To put it simply, Jewellery photography is difficult. Reflective surfaces and intricate engravings can prove challenging to capture on camera. This blog entry will attempt to shed some light on valuable techniques to help your photoshoots run a lot more smoothly and help solve some of the frustrations with jewellery photography.
As a jeweller, you know better than anyone how each piece of jewellery can have its unique personality. That also means that it can come with its own unique challenges when photographing them for advertising.
There is a multitude of different issues you may encounter. Perhaps the most common as it affects most pieces is size. Jewellery can often be extremely small, especially in the case of stud earrings which can make it near impossible to position consistently. Lighting can bring a myriad of problems, including reflections and gradients that can be a pain to adjust and remove, especially on unique stones like opal or opaque stones like emerald, which can appear dull and washed out without the correct lighting.
BACKDROPS AND SETTING THE SCENE
The backdrop of a jewellery shoot can play a huge role. You must work around emphasising the product. The environment should be minimal and the second thing your customer notices not the first. Think about what colours can complement the piece, and don’t be afraid to experiment with colour and textures.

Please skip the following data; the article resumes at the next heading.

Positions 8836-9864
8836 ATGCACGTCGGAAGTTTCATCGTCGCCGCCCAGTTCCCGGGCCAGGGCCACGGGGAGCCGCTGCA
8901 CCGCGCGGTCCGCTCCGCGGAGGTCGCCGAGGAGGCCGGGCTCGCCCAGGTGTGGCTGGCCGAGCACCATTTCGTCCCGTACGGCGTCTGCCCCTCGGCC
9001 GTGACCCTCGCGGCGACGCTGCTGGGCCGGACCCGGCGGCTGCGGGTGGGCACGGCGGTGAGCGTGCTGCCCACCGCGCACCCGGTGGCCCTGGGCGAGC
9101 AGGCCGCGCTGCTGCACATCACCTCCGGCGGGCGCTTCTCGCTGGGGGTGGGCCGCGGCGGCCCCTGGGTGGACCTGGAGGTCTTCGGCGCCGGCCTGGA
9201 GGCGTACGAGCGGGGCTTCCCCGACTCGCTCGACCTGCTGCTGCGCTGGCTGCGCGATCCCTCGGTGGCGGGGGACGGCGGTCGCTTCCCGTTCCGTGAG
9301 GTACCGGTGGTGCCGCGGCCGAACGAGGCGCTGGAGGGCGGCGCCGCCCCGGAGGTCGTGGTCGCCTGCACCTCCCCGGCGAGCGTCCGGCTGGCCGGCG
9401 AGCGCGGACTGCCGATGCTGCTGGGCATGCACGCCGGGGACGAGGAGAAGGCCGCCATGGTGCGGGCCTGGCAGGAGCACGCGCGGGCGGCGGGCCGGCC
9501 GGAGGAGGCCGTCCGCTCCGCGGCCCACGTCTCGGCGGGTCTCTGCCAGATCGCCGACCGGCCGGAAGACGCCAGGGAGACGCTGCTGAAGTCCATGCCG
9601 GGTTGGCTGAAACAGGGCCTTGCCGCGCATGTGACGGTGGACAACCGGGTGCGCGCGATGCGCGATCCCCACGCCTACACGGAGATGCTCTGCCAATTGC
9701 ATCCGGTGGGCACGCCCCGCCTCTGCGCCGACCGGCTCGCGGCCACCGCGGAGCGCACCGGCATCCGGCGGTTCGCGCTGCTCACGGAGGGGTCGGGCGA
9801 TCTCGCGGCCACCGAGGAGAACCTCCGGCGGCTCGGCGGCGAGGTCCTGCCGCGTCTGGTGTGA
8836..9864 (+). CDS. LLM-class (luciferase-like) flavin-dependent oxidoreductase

Debris is your worst enemy when shooting such intricate pieces. The camera will pick up microscopic pieces of dust when shooting, or even fingerprints! Cleaning whilst shooting can half editing time. You’ll want to keep microfibre/jewellery polishing cloths to clean off your jewellery.
JEWELLERY PHOTOGRAPHY SETUP
Lighting is very subjective to the environment. It will take a lot of time to readjust and experiment with. To save time, you may want to shoot everything in bulk or keep your set-up in place. Take the time to experiment until you get it perfect.
Rings are often one of the most tricky pieces to photograph because of their unique shape and getting the positioning just right. You may need up to five lights around the ring due to its curves and angles and how the light may hit it.
Never rely on natural lighting for pack shots. The sun moves throughout the day. Pieces shot within the same hour may appear different due to clouds and movement. Artificial lighting is always consistent and will make it so much easier to get excellent results.
One of the following steps is adjusting camera settings. You’ll want to start with figuring out the depth of field. You’ll need to keep in mind that you will need a smaller aperture to increase your depth of field. However, a bigger aperture can result in blurred, out of focus areas. You can avoid this by focus stacking. Focus stacking is the process of layering images with different focus points to create a very detailed final image. There are many programmes out there you can utilise to create this effect.
If you are focus stacking, be sure to keep your camera steady with a tripod and try to keep the entire set-up as still as possible whilst shooting. Any movement can throw off the whole stack. Also, be sure to keep your lighting consistent by allowing the lights to cycle in between shots.
EDITING JEWELLERY PHOTOGRAPHY
Editing can be done using professional programmes like photoshop to gain the best results. You can manipulate anything from brightness to colour and also remove any debris that can’t be removed during shooting. YouTube can be beneficial with tutorials on how to utilise photoshop tools best.
We hope this article has provided some insight into jewellery photography and some things to consider.
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